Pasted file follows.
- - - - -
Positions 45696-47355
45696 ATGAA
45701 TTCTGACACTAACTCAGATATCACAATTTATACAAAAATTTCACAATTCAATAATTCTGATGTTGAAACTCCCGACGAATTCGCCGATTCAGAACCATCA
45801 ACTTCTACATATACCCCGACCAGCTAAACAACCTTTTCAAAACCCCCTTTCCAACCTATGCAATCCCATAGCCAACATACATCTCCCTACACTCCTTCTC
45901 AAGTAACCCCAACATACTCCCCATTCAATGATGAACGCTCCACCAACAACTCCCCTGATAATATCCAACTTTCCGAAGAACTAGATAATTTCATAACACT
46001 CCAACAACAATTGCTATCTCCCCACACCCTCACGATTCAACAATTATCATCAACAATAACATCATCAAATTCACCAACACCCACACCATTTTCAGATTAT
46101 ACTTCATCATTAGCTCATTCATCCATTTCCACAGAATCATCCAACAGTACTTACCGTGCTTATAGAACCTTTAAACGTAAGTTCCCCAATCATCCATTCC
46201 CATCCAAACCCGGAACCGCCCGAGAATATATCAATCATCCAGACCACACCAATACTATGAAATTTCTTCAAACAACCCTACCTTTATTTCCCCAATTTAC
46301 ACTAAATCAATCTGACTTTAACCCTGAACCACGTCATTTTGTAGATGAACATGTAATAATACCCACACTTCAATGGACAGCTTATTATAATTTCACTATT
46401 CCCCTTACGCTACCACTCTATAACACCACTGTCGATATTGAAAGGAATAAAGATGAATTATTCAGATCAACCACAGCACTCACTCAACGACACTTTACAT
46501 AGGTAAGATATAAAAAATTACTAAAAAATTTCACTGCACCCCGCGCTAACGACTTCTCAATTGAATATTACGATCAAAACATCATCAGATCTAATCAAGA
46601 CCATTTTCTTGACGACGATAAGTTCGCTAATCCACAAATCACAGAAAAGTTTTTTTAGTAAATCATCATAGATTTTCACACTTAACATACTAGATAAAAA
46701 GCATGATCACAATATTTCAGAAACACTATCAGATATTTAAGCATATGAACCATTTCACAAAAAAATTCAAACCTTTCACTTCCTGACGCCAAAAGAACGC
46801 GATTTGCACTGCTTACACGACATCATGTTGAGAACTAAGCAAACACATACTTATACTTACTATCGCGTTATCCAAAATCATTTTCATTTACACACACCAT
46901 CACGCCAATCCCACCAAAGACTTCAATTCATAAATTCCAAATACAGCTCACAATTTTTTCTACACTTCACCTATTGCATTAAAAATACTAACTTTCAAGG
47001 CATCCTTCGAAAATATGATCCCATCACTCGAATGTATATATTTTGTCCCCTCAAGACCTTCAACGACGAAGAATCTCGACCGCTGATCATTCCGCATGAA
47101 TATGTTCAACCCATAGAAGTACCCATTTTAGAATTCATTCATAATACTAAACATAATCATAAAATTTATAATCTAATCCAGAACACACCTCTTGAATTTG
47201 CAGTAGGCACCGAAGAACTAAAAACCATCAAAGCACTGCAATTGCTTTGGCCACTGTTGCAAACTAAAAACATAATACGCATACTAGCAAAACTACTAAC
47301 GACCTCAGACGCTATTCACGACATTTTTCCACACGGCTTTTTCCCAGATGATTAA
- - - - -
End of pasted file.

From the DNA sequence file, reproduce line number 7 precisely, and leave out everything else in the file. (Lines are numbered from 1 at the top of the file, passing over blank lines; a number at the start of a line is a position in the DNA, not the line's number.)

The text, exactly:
46101 ACTTCATCATTAGCTCATTCATCCATTTCCACAGAATCATCCAACAGTACTTACCGTGCTTATAGAACCTTTAAACGTAAGTTCCCCAATCATCCATTCC